Newsflash: Sen. Marco Rubio is on Mitt Romney’s shortlist for vice president.
That didn’t sound like news — until anonymous Republicans cast doubt on the situation Tuesday, throwing Romney’s campaign into a messaging tailspin that took an entire day to clean up.
And it was Romney who had to do the mop-up work after ABC, the Washington Post and the New York Times quoted advisers of Romney saying the Florida senator wasn’t under serious consideration as a vice-presidential running mate.
“This story was entirely false,” Romney told reporters. “Marco Rubio is being thoroughly vetted as part of our process.”
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But by the time Romney made his comments — about 6 p.m. — the damage was done.
Republicans and conservatives, particularly those in must-win Florida, felt Romney’s advisers had disrespected Rubio. Democrats had a field day.
The report first surfaced on ABC Tuesday morning just as Rubio’s much-touted autobiography, An American Son, was available in stores. Soon, all the political talk swirled around Romney and his alleged dismissing of Rubio. Rather than spend all his time bashing President Obama over the economy, Romney and his campaign had to endure questions about the anonymous Republicans who seemed to have relatively little good to say about Rubio.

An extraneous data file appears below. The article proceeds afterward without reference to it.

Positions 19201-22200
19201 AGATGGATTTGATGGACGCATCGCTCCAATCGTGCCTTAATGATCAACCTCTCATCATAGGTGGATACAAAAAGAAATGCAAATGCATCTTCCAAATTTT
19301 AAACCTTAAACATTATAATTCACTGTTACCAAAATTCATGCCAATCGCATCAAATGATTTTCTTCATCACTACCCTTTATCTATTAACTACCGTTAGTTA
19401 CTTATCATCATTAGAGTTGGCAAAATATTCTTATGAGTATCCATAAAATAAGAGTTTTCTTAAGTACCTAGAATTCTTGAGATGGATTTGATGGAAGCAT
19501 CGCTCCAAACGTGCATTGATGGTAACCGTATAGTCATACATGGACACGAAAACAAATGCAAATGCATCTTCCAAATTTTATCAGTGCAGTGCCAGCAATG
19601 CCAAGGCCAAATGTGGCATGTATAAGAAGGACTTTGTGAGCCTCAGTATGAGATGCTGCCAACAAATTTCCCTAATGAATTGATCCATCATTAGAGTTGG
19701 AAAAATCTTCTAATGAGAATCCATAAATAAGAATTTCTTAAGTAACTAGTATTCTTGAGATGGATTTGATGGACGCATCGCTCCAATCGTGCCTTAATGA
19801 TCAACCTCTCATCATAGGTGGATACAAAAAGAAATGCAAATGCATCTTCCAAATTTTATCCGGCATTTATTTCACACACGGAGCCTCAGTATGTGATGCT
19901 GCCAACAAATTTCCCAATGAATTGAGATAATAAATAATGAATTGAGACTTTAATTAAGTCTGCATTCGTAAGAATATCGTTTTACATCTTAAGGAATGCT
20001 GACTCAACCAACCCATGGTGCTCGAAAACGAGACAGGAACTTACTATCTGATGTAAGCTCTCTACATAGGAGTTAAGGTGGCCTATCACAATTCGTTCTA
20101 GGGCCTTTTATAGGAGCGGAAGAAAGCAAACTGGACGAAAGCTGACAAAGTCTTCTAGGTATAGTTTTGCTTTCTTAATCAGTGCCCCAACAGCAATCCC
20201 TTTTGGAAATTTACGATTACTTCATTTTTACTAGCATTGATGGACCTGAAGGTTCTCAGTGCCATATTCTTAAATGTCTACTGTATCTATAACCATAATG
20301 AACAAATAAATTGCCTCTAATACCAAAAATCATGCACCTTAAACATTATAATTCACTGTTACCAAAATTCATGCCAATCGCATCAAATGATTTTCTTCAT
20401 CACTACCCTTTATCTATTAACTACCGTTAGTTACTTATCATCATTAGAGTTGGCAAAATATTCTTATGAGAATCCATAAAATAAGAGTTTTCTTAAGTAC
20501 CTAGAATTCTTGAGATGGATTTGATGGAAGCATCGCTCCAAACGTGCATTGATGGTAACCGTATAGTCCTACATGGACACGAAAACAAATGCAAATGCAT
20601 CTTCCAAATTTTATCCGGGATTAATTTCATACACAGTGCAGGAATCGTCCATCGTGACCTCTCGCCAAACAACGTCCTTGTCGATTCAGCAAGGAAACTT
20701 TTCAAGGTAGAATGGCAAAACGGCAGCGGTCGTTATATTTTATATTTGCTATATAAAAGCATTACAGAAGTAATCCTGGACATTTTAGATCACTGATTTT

Romney and his campaign did little to quiet the talk quickly. On Fox News and then on a Sean Hannity radio interview, Romney said he wouldn’t talk about the vetting process, which only he and adviser Beth Myers knew about.
Soon, the Washington Post found an anonymous Romney adviser to confirm the ABC source. The source suggested the 41-year-old Rubio would fail the “gravitas test” and wasn’t ready to be president.
The Florida Democratic Party seized on the story by sending out an email with the headline: “Rubio fails preliminary review in Veepstakes.”
“According to today’s Washington Post article on GOP Veepstakes, it only took the Romney camp a ‘preliminary review’ to determine Marco Rubio would fail to pass vetting,” the email said. “Ouch, that’s going to leave a mark.”
Conservatives started to howl that Romney was needlessly ignoring one of the most exciting Republican picks this election cycle. Some suspected internal Romney advisers were sandbagging Rubio to advance their own vice-presidential choices.
Finally, Romney spoke up and cleared the air about the anonymous sources.
“I can’t imagine who such people are but I can tell you this: They know nothing about the vice presidential selection or evaluation process,” he said. “There are only two people in this country who know who are being vetted and who are not and that’s Beth Myers and myself. And I know Beth well. She doesn’t talk to anybody.”
Some, however, suspected it was too little damage control too late.
Though it probably won’t affect the campaign in the long term, the one-day messaging crisis could serve as a wake-up call to the campaign.
“Perhaps it’s a lesson for the Romney campaign to shore up any leaks,” said Brian Hughes, a Republican consultant and former spokesman for the state GOP.
“Any potential vice-presidential pick out there has a constituency in the party and in the conservative base,” Hughes said, “and to leave any of those supporters feeling disenfranchised is just a dumb move.”